A novel by Mario Vargas Llosa, it is written in a pseudo-biographical tone.
The name of the protagonist is the one of the author and is narrated from a first person perspective, although the story is entirely
Mario Vargas (the character) is an aspiring writer who daylights as a
radio news writer, whose job actually consists of stealing bits of news from the
local newspapers and paraphrasing them in order to broadcast with impunity.
The novel is set in Peru in the days of radio dramas and is through this that he
meets Pedro Camacho.
Pedro Camacho is the scriptwriter. He writes the dramas with feverish
obsession, never pausing to look back and correct any mistakes he might have
written, but always carries on, pounding on his typewriter like there's no
tomorrow. He claims to be from Bolivia and for reasons that are never
explained, seems to have a personal vendetta against Argentina in general,
making fun of the country and it's people on small remarks and side notes in his
The novel switches from the authors point of view to the dramas being written
by Camacho (presented not in script format but in novel). The author's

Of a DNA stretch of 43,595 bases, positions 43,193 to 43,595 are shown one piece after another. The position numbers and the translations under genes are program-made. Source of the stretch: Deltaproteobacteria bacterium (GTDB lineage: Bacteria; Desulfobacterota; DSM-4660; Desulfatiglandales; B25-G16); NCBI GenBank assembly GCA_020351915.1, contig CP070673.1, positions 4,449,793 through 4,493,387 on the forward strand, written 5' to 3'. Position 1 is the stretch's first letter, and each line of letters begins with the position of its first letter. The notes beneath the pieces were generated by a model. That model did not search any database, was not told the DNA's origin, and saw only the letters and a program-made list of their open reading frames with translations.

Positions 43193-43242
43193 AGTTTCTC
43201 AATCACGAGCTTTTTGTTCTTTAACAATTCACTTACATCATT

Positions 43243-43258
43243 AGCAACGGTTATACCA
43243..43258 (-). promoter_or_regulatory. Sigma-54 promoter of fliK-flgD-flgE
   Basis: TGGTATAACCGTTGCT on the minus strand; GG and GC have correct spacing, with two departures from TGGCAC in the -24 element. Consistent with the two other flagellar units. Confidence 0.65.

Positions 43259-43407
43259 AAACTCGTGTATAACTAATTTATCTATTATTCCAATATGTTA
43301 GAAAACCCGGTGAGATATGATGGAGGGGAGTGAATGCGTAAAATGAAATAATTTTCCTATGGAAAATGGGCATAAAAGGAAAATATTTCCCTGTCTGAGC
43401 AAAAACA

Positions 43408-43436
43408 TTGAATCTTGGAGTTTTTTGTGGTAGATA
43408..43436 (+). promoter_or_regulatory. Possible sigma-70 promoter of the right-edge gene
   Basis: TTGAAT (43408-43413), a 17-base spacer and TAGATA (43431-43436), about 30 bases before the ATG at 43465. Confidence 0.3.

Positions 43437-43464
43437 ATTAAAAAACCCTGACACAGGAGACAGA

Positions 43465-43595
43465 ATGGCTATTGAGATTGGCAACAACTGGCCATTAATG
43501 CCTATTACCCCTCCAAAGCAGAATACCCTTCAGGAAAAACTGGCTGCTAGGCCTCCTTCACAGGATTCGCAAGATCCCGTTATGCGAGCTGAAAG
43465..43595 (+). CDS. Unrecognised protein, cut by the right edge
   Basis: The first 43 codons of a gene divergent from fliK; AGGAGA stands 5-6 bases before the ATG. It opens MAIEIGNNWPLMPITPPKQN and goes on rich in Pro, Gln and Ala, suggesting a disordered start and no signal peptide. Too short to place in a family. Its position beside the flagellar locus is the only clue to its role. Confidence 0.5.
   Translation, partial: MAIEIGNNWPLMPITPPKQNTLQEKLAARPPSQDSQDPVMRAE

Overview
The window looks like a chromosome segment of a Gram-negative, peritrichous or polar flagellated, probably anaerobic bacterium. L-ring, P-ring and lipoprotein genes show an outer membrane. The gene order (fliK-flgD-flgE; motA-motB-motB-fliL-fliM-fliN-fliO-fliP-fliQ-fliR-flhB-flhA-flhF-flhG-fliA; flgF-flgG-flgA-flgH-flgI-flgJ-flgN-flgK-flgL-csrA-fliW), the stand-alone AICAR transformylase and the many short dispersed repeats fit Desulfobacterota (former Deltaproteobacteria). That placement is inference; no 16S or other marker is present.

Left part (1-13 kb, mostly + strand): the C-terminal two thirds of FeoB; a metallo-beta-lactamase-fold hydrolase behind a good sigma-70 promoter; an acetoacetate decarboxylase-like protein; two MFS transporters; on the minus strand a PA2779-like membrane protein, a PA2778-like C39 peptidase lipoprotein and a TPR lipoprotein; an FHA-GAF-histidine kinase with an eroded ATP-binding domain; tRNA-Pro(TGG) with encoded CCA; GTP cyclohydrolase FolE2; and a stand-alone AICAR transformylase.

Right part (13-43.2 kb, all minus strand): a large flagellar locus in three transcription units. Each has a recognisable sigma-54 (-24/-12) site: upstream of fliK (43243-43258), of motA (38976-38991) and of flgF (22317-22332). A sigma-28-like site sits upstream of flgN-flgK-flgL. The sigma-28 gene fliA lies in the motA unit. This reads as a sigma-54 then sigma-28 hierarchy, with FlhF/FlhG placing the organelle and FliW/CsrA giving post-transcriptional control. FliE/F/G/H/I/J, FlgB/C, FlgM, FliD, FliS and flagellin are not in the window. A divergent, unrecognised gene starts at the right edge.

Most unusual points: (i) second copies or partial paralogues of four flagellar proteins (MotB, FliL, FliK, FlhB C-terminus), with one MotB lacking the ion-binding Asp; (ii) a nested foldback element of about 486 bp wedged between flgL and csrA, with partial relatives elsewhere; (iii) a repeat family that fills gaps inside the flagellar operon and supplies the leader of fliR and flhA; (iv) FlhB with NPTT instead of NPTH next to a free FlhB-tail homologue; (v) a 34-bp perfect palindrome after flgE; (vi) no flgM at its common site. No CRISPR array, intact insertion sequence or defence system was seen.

story is an "impossible love" story. He meets his divorced aunt (by
marriage) and falls for her. She is a woman in her mid thirties and he is
only eighteen years old. She is rejects him at first but eventually agrees
to his advances. Mario is an impulsive man and is willing to defy his
family (his dreaded father and hysterical mother) in order to marry Julia.
The main problem is, the legal age of consent (at least for marriage) was 21,
and so Mario and Julia begin a journey to a remote part of the country to find a
mayor (with the legal power to marry) who is willing to look the other way when
birth certificates are produced.
The scriptwriter's chapters begin normal enough, a family drama, a police
story, a controversial priest, each a different chapter of different radio
novels. The problem is, in his obsession, Mr. Camacho's mind starts
slipping, and soon details from one novel start appearing where they shouldn't.
He confuses the stories and the characters. Opinions in the audience are
divided as to why this might be happening. Some think the man is losing
his mind, some think he is a genius that is merging his novel into one big drama
and poor Pedro is unable to do anything to correct the situation except write
This book is a comedy, and if you go for Latin-American authors, it will keep
you laughing all the way. It will also give you an insight into the mid
20th century peruvian society, the scandal of divorce and re-marriage, the
relationship of a younger man and an older woman, and a country's addiction to
radio soap operas.
Sources: Amazon.com review and my own